Of course this is vulnerable to natural disasters such as fire or flood etc, but then you last worries will probably that you lost the password to your social media accounts if your house burned down.

    1. ThatOne Silver badge

      In the same spirit, a (any) password manager would be enough, and have several advantages: First of all it's less tedious to keep track of lots of passwords (to prevent reuse), and also it's very easy to backup the encrypted database (we all have old USB sticks lying around, put one in your car, one at work, one at a family member's house).

      It might not be perfect or secret services-level secure, but it's still way better than a bunch of sheets of paper covered in locations, logins and passwords. A password manager is also more convenient to use, and the biggest enemy of normal peoples' security isn't hoodie-wearing hackers, it's laziness and convenience.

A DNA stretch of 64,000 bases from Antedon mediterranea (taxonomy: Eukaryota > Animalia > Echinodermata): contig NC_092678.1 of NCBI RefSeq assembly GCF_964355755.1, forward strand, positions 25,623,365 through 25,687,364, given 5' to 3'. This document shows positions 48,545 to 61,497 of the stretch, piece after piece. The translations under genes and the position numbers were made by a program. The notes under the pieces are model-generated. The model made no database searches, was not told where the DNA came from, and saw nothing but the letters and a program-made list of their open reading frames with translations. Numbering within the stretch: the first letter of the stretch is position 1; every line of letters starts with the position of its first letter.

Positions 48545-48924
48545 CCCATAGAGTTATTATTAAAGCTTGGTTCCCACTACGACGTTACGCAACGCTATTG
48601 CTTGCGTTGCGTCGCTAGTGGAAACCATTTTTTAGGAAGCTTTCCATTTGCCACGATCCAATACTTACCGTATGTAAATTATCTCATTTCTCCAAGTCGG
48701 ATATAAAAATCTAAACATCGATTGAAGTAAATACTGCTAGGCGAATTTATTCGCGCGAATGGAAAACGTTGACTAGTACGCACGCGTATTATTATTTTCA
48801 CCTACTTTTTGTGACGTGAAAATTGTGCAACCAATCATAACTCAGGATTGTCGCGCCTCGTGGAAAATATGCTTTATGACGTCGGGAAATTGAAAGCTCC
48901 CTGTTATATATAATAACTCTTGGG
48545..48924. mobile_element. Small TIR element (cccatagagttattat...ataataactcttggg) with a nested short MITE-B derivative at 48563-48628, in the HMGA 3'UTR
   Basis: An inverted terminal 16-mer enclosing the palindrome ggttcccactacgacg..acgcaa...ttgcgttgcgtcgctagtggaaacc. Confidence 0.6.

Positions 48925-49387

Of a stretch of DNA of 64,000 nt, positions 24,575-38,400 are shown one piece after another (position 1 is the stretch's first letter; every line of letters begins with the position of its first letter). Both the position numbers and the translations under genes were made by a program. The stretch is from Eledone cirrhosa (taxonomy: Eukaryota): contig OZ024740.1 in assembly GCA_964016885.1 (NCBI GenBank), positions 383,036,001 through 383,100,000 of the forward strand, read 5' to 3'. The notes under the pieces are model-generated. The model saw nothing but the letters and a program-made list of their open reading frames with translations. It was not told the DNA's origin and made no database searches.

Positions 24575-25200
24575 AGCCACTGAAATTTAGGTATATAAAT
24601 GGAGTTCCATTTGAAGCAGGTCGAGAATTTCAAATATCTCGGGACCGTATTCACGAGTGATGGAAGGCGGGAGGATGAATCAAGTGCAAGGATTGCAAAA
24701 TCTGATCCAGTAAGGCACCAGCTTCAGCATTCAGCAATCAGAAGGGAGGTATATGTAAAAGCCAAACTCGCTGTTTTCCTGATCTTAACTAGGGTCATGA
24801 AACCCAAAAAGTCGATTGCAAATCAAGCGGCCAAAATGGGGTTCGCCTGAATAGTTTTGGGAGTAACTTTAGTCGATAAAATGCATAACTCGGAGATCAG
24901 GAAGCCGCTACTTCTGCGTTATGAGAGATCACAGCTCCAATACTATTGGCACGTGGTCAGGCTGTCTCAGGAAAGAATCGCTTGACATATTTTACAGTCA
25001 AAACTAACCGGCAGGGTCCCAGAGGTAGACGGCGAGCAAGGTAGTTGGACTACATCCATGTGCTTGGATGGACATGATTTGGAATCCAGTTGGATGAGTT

1. Lord Elpuss Silver badge

        Exactly the same conversation I have with my dad on a regular basis. He has a USB stick with all his passwords in an Excel spreadsheet, kept in the bottom of a desk organiser. The cells are White text on a White background and the sheet is locked with the NSA-proof ultra-high-security* Excel password function, and passwords are 'encrypted' with every digit incremented by 3; so a 1 would be entered as a 4, an A entered as a D and so on.

        Not only does this make it INCREDIBLY tedious to retrieve a forgotten password (which happens on an equally tedious basis, it adds essentially nothing to the 'security' of just storing passwords in a book. He's made it as difficult as possible for HIM to retrieve passwords, whilst having a negligible effect on the difficulty for a COMPUTER to crack them.